People throw themselves away for friends, and McCabe, like a good Aristotelian-Thomist, argued that friendship could animate political commitment and leaven economic life. Friendship, he thought, was the most helpful and illuminating image for a human life that imitated the Trinitarian life of God. “The good life,” he writes in The Good Life, “is one in which friendship is fostered and preserved.”28 Friendship, or philia, is political as well as personal, and it thrives where friends share in the common task of building and maintaining a polis. Like Aquinas, McCabe contended that the highest good of humanity, blessedness, or beatitudo, entails political life. Because philia is related to caritas, the friendship that God shares with us, then political virtue is inseparable from our vocation toward the heavenly polis. That’s why McCabe believed strongly that “there is no way to build a human society that is really human unless it is more than human.”29 Like Christ’s love on the cross, human love is most itself when it is utterly open, unguarded, and vulnerable. But giving ourselves up is exactly what we fear: the loss of self-mastery, especially in liberal capitalist societies, is considered a nightmare rather than a glory. And so we try to secure our lives in the makeshift and inevitably malevolent apparatus of property: title deeds, security systems, police departments, military-industrial complexes. McCabe never ceased to be astonished and appalled at the celebration of antagonism in neoliberal capitalist culture; it was just “bizarre,” he flatly reflected, that the competitive market had become the paragon of human life. Taken together, McCabe’s thoughts on poverty and friendship suggest that what the dismal science calls “the economic problem” is a false and sinister quandary that originates in our sinful refusal of self-expenditure. A real science of political economy provides an education in love, because its object is not accumulation but the holiest of dissipation.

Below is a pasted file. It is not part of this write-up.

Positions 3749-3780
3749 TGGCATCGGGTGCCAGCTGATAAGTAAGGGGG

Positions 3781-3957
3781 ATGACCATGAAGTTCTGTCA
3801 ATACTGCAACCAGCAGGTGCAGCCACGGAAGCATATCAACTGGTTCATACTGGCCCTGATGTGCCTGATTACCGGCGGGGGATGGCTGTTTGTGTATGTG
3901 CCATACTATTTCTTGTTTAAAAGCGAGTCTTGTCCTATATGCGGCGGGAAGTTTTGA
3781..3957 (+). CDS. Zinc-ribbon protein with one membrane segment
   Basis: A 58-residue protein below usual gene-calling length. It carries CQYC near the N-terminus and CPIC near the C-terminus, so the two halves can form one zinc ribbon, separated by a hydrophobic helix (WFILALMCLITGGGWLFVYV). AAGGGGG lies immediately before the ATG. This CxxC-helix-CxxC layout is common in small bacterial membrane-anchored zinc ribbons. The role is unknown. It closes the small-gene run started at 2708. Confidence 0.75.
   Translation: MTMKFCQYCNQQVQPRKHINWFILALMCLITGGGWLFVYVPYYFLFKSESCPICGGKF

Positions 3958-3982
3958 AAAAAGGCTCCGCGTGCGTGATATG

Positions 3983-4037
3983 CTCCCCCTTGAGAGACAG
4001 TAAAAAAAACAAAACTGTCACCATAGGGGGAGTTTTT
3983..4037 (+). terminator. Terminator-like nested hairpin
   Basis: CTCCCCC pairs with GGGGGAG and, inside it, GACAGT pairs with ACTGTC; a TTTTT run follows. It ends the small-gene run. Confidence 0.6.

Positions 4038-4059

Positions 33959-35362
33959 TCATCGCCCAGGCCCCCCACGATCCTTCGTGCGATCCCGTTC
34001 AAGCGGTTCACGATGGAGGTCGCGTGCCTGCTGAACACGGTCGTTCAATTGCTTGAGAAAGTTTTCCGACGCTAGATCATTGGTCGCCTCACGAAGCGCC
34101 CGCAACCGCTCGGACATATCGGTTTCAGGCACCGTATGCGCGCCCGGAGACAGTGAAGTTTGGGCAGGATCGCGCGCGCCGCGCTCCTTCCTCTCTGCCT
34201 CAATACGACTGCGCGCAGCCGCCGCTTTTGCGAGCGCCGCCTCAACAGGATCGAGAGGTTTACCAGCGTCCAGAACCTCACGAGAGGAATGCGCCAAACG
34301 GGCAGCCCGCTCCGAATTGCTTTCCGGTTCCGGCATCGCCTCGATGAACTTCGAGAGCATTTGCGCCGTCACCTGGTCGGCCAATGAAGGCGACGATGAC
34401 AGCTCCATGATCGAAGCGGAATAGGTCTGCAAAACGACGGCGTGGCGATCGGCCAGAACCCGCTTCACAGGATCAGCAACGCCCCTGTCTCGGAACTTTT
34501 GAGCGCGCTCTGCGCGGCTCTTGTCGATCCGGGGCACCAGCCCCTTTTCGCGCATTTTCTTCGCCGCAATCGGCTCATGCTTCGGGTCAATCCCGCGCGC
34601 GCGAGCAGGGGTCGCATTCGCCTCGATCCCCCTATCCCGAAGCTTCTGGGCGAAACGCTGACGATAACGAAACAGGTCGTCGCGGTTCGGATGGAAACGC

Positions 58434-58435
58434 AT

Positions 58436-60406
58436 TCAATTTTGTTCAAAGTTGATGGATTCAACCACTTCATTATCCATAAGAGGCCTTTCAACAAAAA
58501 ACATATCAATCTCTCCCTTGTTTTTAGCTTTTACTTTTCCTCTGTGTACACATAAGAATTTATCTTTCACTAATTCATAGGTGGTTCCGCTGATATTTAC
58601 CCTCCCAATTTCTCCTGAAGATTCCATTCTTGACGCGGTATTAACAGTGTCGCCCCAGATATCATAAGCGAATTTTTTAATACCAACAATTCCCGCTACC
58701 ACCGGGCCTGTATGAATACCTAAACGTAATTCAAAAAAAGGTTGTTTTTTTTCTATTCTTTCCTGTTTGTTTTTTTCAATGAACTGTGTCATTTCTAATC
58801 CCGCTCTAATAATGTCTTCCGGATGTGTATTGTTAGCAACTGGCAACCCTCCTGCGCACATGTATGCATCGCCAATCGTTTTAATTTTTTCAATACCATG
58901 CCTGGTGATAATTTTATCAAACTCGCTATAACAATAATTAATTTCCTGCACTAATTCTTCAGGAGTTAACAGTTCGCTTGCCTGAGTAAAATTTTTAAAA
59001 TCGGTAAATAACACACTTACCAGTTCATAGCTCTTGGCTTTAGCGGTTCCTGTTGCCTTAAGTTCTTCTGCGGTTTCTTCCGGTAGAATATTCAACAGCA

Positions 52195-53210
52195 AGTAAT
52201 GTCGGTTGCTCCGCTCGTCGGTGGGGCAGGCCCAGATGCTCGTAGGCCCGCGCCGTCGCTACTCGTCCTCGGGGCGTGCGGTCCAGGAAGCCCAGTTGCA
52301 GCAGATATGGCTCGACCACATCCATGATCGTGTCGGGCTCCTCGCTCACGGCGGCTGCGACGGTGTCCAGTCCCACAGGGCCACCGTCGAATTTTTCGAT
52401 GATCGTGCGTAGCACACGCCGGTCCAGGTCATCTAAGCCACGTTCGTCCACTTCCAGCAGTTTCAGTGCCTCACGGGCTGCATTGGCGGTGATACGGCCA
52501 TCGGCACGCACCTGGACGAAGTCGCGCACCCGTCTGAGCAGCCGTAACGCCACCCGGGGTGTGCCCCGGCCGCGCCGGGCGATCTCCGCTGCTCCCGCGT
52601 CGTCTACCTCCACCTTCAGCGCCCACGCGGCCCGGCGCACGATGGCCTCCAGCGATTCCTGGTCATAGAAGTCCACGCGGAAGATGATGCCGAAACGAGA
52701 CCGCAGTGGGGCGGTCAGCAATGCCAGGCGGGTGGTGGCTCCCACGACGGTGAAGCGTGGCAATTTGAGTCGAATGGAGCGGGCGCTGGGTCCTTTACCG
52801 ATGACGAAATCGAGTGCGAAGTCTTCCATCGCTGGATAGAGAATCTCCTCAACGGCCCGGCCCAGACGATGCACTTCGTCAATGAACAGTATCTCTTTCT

So McCabe’s Thomism didn’t commit him to a “separate-spheres” kind of argument à la neoscholasticism or Kuyperianism, both of which leave capitalism untouched because they conceive it as a realm with its own ordained and inviolable laws of motion. Still, McCabe insisted instead that, no matter how just and fraternal socialism would be, it wasn’t even close to the kingdom of God, because the socialist transformation wasn’t the most fundamental revolution. In his Law, Love, and Language, McCabe maintained that Christians cannot identify their Christian faith with participation in revolutionary struggle because there is a fundamental disagreement between Christians and Marxists over the nature of revolution.30 What McCabe called “the Christian revolution” goes deeper, to the ultimate alienation that is sin and to the ultimate transformation that is death and resurrection. One of McCabe’s many gems is indelibly emblazoned in my mind: “Christian belief cannot be adequately stated in today’s political terms, for no revolutionary belief can ever be stated in terms of the society which it subverts, and Christianity preaches the ultimate revolution.”31